The same clothing
Twan was relieved to see that everyone dealt well with these kinds of setbacks. “No one let their head down. There is an extremely strong feeling of togetherness on this project. Here you are working for IXAS, so, for the moment, not for Heijmans, Ballast Nedam or Fluor. To emphasize that feeling of unity, every person in charge wears clothing with the IXAS-logo. At first, people found it nonsense to wear the same helmet and orange work clothing. Though, now we don’t know any different.”
A digital piece of art
By the end of 2017, the logistics were running smoothly. Robin: “For example, the people from tunnel technical installations (TTI) were working simultaneously with their engineering colleagues. Their motto was that the last ventilators should be up, before the concrete had hardened. And that’s what they managed to do. I hadn’t seen that level of collaboration before.”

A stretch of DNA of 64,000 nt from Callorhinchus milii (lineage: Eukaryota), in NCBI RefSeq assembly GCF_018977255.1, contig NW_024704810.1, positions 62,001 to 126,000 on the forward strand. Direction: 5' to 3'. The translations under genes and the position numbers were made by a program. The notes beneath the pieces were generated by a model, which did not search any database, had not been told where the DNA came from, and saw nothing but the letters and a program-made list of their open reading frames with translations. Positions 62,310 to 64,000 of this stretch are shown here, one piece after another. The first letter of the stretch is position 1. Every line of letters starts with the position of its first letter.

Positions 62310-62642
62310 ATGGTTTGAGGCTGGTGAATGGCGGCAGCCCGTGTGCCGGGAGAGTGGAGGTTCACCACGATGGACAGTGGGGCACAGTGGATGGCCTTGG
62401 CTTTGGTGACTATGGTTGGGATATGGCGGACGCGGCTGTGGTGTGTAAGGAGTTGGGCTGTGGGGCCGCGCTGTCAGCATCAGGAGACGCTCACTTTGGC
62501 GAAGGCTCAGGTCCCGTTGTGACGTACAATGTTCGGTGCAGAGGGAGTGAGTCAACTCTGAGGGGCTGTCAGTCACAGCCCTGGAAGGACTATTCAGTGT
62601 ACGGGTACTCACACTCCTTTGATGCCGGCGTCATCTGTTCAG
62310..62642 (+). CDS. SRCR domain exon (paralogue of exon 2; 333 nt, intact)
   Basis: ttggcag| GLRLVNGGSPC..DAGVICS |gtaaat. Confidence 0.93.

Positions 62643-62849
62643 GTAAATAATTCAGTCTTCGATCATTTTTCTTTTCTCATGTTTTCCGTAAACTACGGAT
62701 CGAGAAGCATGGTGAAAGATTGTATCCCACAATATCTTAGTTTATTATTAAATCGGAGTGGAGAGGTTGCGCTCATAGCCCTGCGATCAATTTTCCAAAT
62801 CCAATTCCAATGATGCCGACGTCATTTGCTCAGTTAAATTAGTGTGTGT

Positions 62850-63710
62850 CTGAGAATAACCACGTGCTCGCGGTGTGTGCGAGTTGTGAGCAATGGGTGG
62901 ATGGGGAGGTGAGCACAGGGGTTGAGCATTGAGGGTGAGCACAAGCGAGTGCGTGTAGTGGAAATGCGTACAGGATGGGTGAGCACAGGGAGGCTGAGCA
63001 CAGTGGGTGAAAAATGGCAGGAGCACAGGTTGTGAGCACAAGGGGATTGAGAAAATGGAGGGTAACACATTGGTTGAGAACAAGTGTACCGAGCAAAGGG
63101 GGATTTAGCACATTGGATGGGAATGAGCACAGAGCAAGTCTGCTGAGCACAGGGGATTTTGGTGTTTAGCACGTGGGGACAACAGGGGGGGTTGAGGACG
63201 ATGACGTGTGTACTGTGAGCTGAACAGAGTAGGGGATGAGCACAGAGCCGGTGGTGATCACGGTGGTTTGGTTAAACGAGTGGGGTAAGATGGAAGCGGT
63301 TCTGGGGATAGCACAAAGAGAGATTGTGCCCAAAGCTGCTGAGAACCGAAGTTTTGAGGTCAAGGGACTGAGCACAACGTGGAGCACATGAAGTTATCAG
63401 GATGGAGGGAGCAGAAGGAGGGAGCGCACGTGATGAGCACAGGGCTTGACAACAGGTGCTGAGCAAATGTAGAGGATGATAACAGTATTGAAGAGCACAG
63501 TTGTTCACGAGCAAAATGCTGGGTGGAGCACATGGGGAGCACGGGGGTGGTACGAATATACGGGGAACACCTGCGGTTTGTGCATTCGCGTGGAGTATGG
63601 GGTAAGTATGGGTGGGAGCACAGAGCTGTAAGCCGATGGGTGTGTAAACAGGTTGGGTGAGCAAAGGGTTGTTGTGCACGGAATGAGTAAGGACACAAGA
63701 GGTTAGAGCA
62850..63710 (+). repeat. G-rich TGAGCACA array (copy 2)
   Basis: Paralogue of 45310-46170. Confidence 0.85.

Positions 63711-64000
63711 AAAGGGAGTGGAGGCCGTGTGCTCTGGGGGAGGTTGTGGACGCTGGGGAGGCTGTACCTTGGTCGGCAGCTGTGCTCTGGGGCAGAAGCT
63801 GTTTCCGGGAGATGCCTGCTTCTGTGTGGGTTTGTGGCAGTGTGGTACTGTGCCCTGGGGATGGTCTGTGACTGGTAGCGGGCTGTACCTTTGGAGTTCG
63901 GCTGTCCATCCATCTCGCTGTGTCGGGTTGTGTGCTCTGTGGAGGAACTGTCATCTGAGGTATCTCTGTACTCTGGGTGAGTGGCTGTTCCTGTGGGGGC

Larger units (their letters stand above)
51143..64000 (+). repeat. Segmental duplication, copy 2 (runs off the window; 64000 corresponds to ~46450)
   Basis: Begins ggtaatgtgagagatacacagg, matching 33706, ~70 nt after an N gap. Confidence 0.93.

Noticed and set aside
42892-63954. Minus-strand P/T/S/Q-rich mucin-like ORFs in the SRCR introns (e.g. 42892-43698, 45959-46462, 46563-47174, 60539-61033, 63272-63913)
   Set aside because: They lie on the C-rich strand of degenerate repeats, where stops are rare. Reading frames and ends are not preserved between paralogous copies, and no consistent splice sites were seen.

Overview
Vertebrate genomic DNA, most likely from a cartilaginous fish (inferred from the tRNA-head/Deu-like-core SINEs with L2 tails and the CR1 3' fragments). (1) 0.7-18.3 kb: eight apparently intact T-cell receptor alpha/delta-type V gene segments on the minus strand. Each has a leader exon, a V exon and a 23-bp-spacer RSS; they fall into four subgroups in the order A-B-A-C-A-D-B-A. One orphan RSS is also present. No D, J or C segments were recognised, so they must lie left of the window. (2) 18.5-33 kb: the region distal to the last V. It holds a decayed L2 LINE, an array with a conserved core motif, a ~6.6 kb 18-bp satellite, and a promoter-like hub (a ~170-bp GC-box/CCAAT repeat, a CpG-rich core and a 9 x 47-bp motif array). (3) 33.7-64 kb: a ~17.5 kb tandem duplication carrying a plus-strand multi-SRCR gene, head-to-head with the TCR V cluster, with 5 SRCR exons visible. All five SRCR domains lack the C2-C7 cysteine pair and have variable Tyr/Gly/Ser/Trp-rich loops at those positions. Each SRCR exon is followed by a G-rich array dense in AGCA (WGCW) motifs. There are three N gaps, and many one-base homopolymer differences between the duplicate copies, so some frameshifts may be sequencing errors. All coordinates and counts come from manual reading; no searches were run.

To further optimize the construction process, IXAS came up with various smart solutions. For instance, moving company Saan helped to install 1,400 system cabinets in the mid tunnel duct. The space between two tunnel tubes serves as an escape route and the location for cables and pipes leading up to the technical installations. “Our own people were able to install four cabinets per day, while Saan managed to put up 250 cabinets in one night,” Twan explains. “The difference was that our people also connected the cabinets. By splitting up these works, we were able to work far more efficiently.”
The manner in which all entrance passes for construction site workers were issued was also quite innovative: IXAS was one of the first construction combinations that fully digitized this process.”
On 25 June 2018, the tunnel was officially delivered to Rijkswaterstaat. The tunnel had been completed by then. Still, IXAS knew an issue regarding fire safety was coming its way. Robin: “Research showed that – in case of a very large fire – the concrete that had been required by the principal – might be less fire resistant. When that came out, Rijkswaterstaat ordered us to apply heat-resistant materials on the ceiling and walls. In order to do so, we had to remove all the tunnel’s technical installations, a logistic challenge which we hadn’t planned for. Each part was given a unique barcode number and was scanned and saved in a warehouse.”